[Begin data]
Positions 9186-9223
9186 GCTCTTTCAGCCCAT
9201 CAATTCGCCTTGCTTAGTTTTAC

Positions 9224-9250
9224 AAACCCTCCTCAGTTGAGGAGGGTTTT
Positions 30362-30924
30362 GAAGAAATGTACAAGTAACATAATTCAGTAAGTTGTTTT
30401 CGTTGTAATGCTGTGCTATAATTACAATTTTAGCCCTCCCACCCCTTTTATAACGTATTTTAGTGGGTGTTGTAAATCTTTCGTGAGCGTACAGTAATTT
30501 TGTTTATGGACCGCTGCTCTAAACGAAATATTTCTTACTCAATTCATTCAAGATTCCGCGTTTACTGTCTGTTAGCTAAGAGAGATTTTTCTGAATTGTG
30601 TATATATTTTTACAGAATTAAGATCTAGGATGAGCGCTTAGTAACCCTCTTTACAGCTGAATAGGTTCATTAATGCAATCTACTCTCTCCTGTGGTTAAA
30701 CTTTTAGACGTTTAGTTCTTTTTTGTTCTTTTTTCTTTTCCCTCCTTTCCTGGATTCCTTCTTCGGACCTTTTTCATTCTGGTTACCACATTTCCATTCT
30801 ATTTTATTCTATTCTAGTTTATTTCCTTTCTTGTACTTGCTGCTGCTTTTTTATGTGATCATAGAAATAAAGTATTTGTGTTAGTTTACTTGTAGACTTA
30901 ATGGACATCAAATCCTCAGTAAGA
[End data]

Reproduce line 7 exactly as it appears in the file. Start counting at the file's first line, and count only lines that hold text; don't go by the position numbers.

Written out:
30362 GAAGAAATGTACAAGTAACATAATTCAGTAAGTTGTTTT